Study suggests excessive sugar intake is similar to drug addiction
(Science Daily) With obesity rates on the rise worldwide and excess sugar consumption considered a direct contributor, the search has been on for treatments to reverse the trend. Now a world-first study led by QUT may have the answer.
Neuroscientist Professor Selena Bartlett from QUT’s Institute of Health and Biomedical Innovation said the study, which has just been published by international research journal PLOS ONE, shows drugs used to treat nicotine addiction could be used to treat sugar addiction in animals.
The publication coincides with another paper by the team — Prolonged Consumption of Sucrose in a Binge-Like Manner, Alters the Morphology of Medium Spiny Neurons in the Nucleus Accumbens Shell — being published in Frontiers in Behavioral Neuroscience. It shows that long chronic sugar intake can cause eating disorders and impact on behavior.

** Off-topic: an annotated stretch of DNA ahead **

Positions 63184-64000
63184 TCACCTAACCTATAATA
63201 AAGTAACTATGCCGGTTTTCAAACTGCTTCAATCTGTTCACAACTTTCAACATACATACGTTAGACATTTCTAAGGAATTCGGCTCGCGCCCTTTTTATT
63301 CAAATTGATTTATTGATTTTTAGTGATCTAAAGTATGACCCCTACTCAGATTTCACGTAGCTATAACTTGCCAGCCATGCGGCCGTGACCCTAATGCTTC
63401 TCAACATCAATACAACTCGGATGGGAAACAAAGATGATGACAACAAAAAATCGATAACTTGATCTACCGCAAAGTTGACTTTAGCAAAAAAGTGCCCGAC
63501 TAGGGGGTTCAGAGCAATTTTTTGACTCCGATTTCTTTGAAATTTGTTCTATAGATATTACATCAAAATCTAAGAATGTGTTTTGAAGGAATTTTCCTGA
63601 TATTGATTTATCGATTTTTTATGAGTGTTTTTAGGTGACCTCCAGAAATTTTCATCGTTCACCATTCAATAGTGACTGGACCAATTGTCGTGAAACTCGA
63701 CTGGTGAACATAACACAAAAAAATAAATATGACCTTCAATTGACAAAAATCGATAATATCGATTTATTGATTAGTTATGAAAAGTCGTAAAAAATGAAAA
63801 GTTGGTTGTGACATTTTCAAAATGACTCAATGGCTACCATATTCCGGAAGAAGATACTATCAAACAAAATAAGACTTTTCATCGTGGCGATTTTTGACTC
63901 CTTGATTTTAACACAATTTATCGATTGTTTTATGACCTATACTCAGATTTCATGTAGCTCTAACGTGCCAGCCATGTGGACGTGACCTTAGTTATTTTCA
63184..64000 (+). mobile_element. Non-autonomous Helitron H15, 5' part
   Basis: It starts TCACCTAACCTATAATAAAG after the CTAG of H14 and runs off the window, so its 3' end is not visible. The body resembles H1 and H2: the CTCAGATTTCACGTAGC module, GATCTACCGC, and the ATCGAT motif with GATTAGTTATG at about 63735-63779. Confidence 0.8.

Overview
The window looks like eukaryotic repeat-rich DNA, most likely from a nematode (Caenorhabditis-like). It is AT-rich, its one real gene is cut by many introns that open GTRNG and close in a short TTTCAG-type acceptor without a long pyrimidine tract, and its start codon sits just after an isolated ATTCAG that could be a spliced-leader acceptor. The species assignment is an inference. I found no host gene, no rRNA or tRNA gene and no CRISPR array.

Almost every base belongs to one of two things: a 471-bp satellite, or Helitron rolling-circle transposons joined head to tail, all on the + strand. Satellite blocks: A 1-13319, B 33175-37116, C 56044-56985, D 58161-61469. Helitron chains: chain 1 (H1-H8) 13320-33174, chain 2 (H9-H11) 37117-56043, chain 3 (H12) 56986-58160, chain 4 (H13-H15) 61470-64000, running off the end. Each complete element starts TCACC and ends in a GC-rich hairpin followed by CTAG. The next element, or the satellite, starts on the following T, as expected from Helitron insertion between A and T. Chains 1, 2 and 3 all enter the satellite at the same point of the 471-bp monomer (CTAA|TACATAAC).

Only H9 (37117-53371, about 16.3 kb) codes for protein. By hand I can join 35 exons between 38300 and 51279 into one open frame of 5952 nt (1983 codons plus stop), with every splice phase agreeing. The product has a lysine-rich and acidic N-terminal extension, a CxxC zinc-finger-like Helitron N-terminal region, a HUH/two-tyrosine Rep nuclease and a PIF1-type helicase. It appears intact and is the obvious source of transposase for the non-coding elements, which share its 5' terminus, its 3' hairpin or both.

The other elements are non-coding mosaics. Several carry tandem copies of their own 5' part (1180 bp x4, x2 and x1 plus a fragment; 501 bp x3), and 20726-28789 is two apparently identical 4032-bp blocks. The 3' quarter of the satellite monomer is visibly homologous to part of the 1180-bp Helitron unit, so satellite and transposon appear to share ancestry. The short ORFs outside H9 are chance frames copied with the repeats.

“The latest World Health Organization figures tell us 1.9 billion people worldwide are overweight, with 600 million considered obese,” said Professor Bartlett who is based at the Translational Research Institute.
“Excess sugar consumption has been proven to contribute directly to weight gain. It has also been shown to repeatedly elevate dopamine levels which control the brain’s reward and pleasure centers in a way that is similar to many drugs of abuse including tobacco, cocaine and morphine.